Innovative, energy-wise equipment requires new learning. The ability to design an energy-efficient pool environment calls for additional training in hydraulics and electricity. Knowing the science of hydraulics and electricity (total dynamic head [TDH] and Ohm’s law) is mandatory with today’s energy-efficient technologies. Knowledge is required to get smart; therefore, going ‘green’ requires pool professionals to change their long-standing guesses as to the right pump and filter applications.
Calculating TDH is the only method to achieve maximum flow with smaller pump sizes. The technology behind VSPs requires the study of hydraulics and electricity. Calculating the amps, watts, and volts of each proposed pump is the only way to explain what the payback on new equipment will be and what it means to the customer. Retailers must become knowledgeable about all aspects of any new equipment they are promoting to the customer. For example, heat pumps and solar panels demand certain flow rates; therefore, the ability to install an appropriately sized system takes new education.
Consumers are looking for payback, i.e., the amount of time it will take to recover their investment in new equipment through energy savings. They are motivated to upgrade to greener products, but only if they can see the cost savings in addition to the environmental benefits. Each industry professional should be prepared to have that understanding and be able to effectively communicate.
Creativity is free and becoming more creative will enhance the bottom line. Surviving and rebounding from the economic crises takes a strong commitment to creativity. Today’s marketing strategies demand new ideas and creative ways of delivering the ‘green’ message to the consumer. For instance, examining how the company’s web marketing and direct mail programs relate to the consumer are important steps to helping them understand the company’s commitment to environmental consciousness.
This is a great time for innovation. Rethink how the company is delivering its products and embrace ideas such as solar and geothermal as alternative methods of heating. The consumer will be attracted to those pool professionals who are making innovative moves. Systematize any innovation by watching for trends in the marketplace and wrap them into the marketing program.
Changes in behaviour are another freebie as this only takes a little bit of effort. Training employees on the benefits of energy-efficient equipment will give them a sense of purpose and a new involvement in the company. Engaging employees in steps to improve energy performance and involving them in writing a sustainability policy are all ways to bring team members into the effort. Employees are motivated for change they are involved in such as energy budget items where they can see decreases in expenditures and increases in energy efficiencies partly due to their efforts.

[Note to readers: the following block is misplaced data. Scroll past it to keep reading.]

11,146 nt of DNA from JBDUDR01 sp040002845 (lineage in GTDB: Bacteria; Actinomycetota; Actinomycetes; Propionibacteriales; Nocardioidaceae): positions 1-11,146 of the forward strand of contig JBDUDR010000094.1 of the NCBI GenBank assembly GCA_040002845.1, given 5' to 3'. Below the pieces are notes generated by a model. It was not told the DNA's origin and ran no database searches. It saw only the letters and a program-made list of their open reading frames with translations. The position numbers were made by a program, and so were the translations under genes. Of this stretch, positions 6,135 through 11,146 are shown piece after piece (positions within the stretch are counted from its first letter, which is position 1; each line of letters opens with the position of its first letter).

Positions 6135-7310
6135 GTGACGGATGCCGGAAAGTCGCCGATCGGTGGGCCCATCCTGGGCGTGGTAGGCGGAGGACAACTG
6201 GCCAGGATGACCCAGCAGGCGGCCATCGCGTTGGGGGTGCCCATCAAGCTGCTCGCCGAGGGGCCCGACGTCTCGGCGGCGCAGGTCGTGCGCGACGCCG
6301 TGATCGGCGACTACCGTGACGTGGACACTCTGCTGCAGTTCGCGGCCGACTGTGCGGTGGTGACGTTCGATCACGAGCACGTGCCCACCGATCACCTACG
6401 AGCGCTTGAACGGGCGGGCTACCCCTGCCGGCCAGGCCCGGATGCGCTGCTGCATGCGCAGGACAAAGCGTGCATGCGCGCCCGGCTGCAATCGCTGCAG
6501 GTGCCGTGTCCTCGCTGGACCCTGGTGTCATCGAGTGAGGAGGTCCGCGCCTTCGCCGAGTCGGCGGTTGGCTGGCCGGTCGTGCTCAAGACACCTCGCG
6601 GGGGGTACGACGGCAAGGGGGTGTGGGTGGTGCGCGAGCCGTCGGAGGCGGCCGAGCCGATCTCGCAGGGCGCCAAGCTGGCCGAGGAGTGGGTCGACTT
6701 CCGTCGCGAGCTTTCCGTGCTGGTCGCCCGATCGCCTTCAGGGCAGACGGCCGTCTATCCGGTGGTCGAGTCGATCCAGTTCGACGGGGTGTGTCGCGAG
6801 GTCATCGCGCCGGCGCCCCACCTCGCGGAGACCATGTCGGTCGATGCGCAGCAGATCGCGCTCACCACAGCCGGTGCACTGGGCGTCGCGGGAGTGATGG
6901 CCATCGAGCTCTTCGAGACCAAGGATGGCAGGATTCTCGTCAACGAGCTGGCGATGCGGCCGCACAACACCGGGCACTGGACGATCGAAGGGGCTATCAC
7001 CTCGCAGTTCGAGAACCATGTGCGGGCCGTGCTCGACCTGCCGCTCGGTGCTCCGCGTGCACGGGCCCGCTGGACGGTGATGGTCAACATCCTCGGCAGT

A profitable plan to achieve a healthy green revolution for the aquatics industry takes everyone’s involvement and commitment. From manufacturer to distributor to retail store to service, renovation and construction—everyone must join together to build a solid, energy-efficient, sustainable future. Each link in the chain influences the others; ‘greening’ together is the industry’s golden opportunity for a sustainable environment and a brighter future.
Connie Gibson Centrella, MBA, is a professor and program director for the online Aquatic Engineering Degree Program at Keiser University eCampus. She is also the director of education for Team Horner as well as a sustainability officer, having been certified in the principles of ‘green’ and sustainable business practices. Centrella, an industry veteran with more than 40 years of experience in the aquatics field, is a five-time recipient of the Evelyn C. Keiser Teaching Excellence Award ‘Instructor of Distinction.’ She is also a former pool builder with extensive knowledge in pool construction, equipment installation and manufacturing, and a National Swimming Pool Foundation (NSPF) certified pool/spa operator instructor, having trained more than 1,850 pool service technicians, retailers and instructors worldwide in the past 10 years.